Write it down
This is a post in defence of process. Yes, I know what you’re thinking: ‘urgh, process is a thing put in place to make up for mediocre teams’; or ‘prioritise discussion over documentation’; or ‘I get enough red tape in other parts of my life’. You know the response. You’ve probably said it as many times as I have.
Conversations are cheap
I am the first person in the room to defend the delights of working in a lightweight, agile (lowercase ‘a’) way. You make stuff faster, generally better, and you build team or product momentum. The real benefits I see are people benefits: a closer-knit team; shared understanding; less things on fire. The wholesale shift to this way of working – outside of slow-rotting corporations, that is – has many benefits. But the cultural distain of the ‘P word’ is not one them. Process has a place.
The main issue I see time and time again is that conversations are low effort. Not only that, but certain ways of working prioritise them over slower, reflective, considered decision-making. I use one method that works to counter-act this.
‘Write it down’
Whenever someone asks me to do something that I think seems ill-conceived in some way, I ask them to write it down. That’s it.
Because writing is high effort. Making sentences is the easy bit, it’s the thinking I want them to do. By considering their request it slows them down. Maybe 30% of the time or something, they come back and say ‘oh, that thing I asked you to do, I’ve had a think and it’s fine, we don’t need to do it’.
This little method isn’t about doing less. Well, actually it is. It’s about doing less important things instead of important things. It’s not about being obstructive. I certainly don’t ask someone ‘why?’ five times (which is a shortcut to being called a smart-arse in my experience). This is about a light-touch way of asking someone to slow down.
Time for reflection
In the UK, medical doctors are required to ‘reflect on an aspect of their work’ every month. This is time that is monitored as part of their self-development and self-improvement. Doctors are amongst the busiest, pressured people I know and if this wasn’t mandated by the British Medical Council, then I’m pretty sure it just wouldn’t happen. They have to make time. And we should, too.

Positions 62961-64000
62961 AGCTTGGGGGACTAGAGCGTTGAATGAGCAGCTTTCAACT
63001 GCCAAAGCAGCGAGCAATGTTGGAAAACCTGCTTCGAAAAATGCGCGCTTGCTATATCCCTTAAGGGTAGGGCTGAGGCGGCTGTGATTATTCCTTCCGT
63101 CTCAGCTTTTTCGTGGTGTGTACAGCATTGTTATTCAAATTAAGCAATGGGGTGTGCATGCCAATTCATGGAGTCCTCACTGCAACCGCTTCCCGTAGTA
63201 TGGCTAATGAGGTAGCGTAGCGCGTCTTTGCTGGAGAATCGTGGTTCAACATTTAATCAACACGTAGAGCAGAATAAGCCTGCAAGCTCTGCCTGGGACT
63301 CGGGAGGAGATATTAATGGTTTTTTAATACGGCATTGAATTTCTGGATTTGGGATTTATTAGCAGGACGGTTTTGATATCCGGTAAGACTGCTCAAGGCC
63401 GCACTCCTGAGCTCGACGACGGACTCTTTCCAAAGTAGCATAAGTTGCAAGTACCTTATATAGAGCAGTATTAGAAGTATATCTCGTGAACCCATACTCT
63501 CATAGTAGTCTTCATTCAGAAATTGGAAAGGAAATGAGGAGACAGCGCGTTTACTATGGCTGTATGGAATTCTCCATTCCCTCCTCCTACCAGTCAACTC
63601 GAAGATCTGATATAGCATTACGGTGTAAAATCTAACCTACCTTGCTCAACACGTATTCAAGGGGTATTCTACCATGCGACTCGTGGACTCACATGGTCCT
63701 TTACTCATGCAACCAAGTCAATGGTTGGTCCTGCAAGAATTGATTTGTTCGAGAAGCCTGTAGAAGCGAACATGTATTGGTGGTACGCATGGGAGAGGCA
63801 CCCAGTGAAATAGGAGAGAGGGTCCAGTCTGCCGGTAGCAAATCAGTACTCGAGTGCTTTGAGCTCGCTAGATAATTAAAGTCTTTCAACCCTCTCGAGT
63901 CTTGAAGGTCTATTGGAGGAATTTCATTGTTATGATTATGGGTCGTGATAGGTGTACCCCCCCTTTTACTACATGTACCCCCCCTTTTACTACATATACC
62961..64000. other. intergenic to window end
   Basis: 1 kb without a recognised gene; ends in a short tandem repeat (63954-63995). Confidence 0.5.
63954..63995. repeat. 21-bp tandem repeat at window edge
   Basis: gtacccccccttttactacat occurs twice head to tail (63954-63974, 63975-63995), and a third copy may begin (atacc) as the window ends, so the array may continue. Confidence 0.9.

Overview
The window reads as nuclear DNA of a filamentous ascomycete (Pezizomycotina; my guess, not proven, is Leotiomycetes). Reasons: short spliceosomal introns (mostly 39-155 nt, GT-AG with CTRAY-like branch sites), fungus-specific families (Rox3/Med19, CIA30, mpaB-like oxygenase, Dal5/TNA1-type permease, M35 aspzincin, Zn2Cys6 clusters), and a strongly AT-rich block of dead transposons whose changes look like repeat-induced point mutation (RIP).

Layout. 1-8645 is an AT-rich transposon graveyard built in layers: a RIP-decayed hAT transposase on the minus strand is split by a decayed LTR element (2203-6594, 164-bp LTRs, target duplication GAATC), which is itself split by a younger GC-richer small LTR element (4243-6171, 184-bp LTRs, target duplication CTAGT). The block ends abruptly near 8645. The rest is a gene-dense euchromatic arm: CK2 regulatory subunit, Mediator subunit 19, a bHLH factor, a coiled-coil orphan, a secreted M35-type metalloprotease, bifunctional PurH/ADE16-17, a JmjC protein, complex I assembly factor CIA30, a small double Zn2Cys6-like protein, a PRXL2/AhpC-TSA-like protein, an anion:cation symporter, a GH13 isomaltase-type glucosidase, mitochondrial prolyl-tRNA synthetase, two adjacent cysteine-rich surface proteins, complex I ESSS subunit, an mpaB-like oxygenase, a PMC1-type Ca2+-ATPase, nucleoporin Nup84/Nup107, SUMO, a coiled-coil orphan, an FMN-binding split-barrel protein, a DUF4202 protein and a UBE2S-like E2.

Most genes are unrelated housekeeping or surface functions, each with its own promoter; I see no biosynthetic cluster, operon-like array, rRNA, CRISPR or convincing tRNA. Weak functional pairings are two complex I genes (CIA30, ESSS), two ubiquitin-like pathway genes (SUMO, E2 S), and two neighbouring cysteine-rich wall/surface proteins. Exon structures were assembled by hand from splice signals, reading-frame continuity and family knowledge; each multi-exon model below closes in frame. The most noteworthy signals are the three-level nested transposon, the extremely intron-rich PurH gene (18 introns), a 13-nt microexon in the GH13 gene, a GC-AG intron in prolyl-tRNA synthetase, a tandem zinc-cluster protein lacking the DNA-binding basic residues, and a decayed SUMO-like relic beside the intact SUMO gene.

We’re all running at 100mph. Making things faster and faster. In my own experience, time reflecting on work tends towards sitting in front of screen – like I am now – thinking about the next thing on my todo list, or beating myself up about the latest ball I’ve dropped. How does that Elbow song go? ‘Cramming commitments like cats in a sack’
These days, I welcome being asked to ‘write it down’. It gives me permission to take a breath. To pause and reflect on what I’m asking. I’m convinced my heart rate drops a little. You see, in some environments this would be called ‘process’, or ‘red tape’. ‘Being asked to write something down is a blocker to my flow’. Those kinds of responses miss the mark. When being asked to ‘write something down’ it’s really shorthand for ‘take some time and think about what you’re asking’.
Next time someone asks you to do something, try it. I bet 3 times out of 10, they say ‘oh it doesn’t matter’. You’ll have that time back. They’ll be a little wiser and have a lower heart rate.